The other day we had a patient with the most profound subcutaneous emphysema any of us had ever seen. The patient stated he’d just stumbled and hit the edge of a chair with his chest wall several days prior to presentation, then noticed he was “slowly getting bigger”. The family at the bedside all agreed that he was much bigger than usual.
On physical exam, he had normal vital signs, was in no distress, but had ‘the SQ crackles’ (crepitance) everywhere, and that’s not an exaggeration. Crepitance due to subcutaneous emphysema feels like popping tiny packing bubbles when compressed, and is usually limited to a fairly small area unless the patient is on the ventillator or getting positive pressures in the airway for some other reason.
Our patient got a CT to find where the air was coming from, and if there were other injuries. Here’s 3 slices from his CT:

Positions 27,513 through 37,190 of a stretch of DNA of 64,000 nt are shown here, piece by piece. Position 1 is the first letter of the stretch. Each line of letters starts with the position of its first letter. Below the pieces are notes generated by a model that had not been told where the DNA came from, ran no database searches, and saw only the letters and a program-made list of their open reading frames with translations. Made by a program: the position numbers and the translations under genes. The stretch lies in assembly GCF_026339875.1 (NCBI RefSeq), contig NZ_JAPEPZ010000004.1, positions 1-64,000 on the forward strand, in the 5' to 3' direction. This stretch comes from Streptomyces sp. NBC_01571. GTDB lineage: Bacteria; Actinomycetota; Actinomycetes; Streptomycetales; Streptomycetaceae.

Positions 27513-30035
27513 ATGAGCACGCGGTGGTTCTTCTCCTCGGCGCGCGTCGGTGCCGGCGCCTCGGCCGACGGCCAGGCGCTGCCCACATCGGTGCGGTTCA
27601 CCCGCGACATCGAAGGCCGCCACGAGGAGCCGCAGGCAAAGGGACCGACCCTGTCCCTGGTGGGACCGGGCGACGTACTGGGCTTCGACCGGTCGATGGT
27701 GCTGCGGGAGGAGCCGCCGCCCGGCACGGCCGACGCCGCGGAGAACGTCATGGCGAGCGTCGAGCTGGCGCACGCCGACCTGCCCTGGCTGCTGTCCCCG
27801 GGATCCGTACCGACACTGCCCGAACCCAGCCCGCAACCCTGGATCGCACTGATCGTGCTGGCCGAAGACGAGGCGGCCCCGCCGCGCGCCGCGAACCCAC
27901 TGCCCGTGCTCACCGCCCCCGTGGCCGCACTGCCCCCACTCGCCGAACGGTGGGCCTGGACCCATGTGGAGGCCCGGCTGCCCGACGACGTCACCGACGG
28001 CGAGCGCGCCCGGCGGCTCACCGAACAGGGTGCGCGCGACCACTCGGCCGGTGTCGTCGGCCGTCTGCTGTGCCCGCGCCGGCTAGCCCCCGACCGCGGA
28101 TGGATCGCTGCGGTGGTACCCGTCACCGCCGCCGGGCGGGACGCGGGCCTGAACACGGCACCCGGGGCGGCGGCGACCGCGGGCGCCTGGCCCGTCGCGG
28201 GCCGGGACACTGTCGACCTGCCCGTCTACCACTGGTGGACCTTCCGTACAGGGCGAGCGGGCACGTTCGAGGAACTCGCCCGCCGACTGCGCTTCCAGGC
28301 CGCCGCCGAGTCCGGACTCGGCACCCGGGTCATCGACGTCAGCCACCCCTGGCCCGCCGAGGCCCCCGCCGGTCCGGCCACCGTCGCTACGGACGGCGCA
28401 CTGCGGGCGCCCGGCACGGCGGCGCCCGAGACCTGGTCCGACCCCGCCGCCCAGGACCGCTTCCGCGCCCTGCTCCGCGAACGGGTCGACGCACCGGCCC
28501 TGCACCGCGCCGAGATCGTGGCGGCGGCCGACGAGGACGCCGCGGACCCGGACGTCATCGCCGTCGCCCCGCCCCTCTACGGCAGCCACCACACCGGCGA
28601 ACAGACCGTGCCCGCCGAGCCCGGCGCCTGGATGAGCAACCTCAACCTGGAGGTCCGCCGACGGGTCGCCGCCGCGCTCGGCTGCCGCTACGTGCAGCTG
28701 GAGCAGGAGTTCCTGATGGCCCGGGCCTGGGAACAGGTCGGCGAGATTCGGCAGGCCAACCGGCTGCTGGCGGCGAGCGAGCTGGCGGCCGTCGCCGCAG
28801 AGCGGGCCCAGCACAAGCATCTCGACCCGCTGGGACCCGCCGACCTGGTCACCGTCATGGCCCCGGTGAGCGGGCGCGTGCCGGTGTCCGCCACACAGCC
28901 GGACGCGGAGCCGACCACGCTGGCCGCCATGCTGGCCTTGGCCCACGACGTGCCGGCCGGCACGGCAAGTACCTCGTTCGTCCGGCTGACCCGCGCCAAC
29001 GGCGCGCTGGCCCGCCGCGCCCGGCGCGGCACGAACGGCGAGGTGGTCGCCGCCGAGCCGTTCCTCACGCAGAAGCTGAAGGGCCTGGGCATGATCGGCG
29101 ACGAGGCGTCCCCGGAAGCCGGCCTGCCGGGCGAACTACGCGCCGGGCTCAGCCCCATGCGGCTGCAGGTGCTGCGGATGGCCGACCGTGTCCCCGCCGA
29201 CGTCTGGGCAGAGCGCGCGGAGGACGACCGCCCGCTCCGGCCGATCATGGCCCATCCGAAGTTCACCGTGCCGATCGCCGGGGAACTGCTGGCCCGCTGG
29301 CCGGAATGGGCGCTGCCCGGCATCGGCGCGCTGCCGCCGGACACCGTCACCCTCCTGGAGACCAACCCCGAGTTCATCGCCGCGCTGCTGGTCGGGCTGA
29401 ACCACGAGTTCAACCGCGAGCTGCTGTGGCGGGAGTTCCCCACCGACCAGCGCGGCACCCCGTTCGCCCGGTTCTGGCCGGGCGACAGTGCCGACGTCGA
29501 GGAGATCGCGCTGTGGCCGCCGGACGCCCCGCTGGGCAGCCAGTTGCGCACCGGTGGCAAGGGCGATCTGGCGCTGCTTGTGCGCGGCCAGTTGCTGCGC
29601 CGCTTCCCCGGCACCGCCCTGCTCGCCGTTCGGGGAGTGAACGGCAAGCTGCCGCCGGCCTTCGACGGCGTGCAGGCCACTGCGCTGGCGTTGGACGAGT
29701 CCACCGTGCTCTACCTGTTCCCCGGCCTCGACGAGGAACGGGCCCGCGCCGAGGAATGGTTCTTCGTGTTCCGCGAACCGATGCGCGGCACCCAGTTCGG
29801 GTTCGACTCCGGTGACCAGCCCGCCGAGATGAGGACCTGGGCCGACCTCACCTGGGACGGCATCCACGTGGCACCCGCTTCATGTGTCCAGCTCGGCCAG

So, in the upper chest he has a respectable amount of SQ air, a pneumomediastinum, and air in other places.
In the mid-abdomen the air continues, as well as being found in the back muscles.
Here’s the part we didn’t expect: air in the skin of the penis, along with more SQ air.
He had crepitance literally everywhere, down to the tops of his feet. He got a right-sided chest tube for a pneumothorax that was felt to be the cause, and went upstairs.